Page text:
Patient Perpetrated Sexual Harassment of Urologists
By: Pansy Uberoi, MD, MPH; Kuwong B. Mwamukonda, MD; Thomas E. Novak, MD; Forrest C. Jellison, MD | Posted on: 29 Jan 2021
The #MeToo movement is a high profile movement that sparked discussions regarding sexual harassment in several industries. Since then, medical organizations have updated their codes of conduct to reflect an intolerance of gender based harassment and sexual harassment in the workplace. However, these policies often do not address instances of sexual harassment in which the patient is the perpetrator, known as patient perpetrated sexual harassment.
Patient perpetrated sexual harassment is unique to health care and poses significant consequences to the health care professional's well-being. This form of harassment has been reported by 27% of physicians, regardless of gender, 1 and has been associated with burnout and suicidal thoughts. 2 Urology, unlike other previously studied medical specialties, may pose a unique risk to patient perpetrated sexual harassment as a significant portion of urological practice includes the medical and surgical management of sexual function or conditions of the genitalia.
To our knowledge, this is the first study to address patient perpetrated sexual harassment of urologists. Considering its negative influence, we sought to characterize the prevalence of patient perpetrated sexual harassment of urologists. We assessed demographics of urologists most impacted, characteristics of harassing behaviors, and the impact these behaviors may have on urologists.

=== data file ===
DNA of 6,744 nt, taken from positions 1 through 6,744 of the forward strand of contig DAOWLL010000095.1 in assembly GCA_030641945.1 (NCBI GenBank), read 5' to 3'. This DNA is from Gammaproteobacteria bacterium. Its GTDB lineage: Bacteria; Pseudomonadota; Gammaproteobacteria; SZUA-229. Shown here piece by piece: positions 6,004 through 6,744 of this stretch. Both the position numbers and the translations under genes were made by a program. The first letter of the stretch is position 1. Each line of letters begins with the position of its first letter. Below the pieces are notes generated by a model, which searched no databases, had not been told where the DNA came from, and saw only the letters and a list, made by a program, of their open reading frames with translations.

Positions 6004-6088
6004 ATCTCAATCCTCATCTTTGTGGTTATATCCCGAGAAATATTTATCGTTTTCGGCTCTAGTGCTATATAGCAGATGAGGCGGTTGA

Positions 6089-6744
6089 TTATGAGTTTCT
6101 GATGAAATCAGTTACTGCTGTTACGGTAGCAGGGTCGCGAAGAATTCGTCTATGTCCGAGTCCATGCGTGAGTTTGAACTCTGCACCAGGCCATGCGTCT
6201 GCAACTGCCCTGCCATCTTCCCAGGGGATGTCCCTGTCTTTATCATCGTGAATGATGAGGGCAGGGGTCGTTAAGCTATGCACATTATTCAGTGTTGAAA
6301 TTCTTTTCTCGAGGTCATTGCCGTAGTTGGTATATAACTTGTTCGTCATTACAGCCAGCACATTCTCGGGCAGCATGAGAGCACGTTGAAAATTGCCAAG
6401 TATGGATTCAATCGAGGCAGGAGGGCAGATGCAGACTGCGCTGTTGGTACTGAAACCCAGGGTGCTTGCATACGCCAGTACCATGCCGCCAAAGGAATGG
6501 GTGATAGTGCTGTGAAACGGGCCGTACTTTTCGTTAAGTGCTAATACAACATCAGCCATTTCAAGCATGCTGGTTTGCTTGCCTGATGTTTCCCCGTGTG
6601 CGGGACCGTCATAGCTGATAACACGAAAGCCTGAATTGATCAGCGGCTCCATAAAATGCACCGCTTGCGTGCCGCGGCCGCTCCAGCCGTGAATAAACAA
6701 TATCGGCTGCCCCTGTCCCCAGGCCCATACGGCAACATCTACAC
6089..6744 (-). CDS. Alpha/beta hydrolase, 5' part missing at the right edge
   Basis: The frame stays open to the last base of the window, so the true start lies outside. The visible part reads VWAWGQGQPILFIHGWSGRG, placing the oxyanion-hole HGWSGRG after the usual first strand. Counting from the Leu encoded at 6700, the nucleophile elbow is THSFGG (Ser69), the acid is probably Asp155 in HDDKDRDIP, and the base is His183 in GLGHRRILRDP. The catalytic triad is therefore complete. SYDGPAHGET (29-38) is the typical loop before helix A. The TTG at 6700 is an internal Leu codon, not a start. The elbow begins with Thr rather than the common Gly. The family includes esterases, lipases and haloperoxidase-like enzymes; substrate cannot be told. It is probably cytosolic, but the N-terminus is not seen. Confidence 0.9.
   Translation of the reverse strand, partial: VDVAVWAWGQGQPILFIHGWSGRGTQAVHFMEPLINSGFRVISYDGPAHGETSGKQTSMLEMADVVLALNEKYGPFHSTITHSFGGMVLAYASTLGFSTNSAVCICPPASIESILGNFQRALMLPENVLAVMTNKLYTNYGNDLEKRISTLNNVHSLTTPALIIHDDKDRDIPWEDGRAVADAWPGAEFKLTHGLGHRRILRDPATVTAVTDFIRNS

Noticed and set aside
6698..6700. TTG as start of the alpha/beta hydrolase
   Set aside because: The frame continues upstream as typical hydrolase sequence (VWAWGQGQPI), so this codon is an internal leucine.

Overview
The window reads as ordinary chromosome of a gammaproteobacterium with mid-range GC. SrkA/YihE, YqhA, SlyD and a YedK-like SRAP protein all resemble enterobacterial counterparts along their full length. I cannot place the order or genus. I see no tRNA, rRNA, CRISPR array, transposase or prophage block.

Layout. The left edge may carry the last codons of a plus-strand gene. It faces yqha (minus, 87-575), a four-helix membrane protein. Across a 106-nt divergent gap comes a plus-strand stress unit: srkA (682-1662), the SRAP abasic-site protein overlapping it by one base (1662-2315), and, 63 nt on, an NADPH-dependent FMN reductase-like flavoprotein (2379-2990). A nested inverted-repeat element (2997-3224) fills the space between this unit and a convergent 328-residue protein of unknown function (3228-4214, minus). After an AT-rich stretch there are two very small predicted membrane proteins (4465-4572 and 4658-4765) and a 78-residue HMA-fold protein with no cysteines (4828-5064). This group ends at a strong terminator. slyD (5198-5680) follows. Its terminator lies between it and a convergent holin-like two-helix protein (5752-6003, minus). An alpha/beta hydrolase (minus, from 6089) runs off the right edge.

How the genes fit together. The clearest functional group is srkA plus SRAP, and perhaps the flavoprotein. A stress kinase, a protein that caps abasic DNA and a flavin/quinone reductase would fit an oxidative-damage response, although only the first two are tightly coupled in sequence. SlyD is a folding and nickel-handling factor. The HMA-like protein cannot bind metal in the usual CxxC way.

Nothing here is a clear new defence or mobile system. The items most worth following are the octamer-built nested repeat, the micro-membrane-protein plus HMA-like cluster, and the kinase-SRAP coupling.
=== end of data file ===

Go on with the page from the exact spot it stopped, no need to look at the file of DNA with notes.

We anonymously surveyed urologists through organization listserves via an e-mailed weblink, from which we received 190 responses. Approximately half of the urologists responding to this survey experienced patient perpetrated sexual harassment and certain demographics may be more likely to experience this phenomenon than others.
More than 1 in 10 respondents reported being impacted negatively as a result of patient perpetrated sexual harassment. Overall 49.5% answered yes to the prompt, “Have you ever been sexually harassed by a patient in a medical setting?” Respondents who answered yes were more likely to be residents/fellows compared to staff/attendings (p=0.004), female (p <0.0001) or younger (age 40 or younger compared to respondents who categorized themselves as age 41 or older, p=0.001, fig. 1).
Examples of patient perpetrated sexual harassment included being asked on a date, receiving compliments about one's face and/or body, receiving inappropriate comments about touching the patient's genitalia, prolonged embrace and being touched inappropriately by the patient. Almost 10% of respondents reported having been touched inappropriately by a patient, and 34% reported that patients had made inappropriate comments about the urologist examining their genitalia (fig. 2). As a result of these harassing behaviors, 11% of respondents reported feeling unsure of themselves and 13% reported feeling violated.
The findings of this small survey study only scratch the surface of patient perpetrated sexual harassment of urologists. We hope that these results serve as a springboard for future discussions. Robust investigation is warranted by organizations, such as the American Urological Association, to include questions on patient perpetrated sexual harassment in future census surveys so that we can, on a larger and more generalizable scale, characterize the experiences of urologists and assess the impacts of those experiences. Ultimately, understanding the scope of the problem and those at risk can guide in developing protocols on how to best address patient perpetrated sexual harassment of urologists.
- Kane L: Patients Sexually Harassing Physicians: Report 2018, Medscape. Available at https://www.medscape.com/slideshow/patients-sexually-harassing-physicians-6010036. Accessed April 2, 2020.
- Hu YY, Ellis RJ, Hewitt DB et al: Discrimination, abuse, harassment, and burnout in surgical residency training. N Engl J Med 2019; 381: 1741.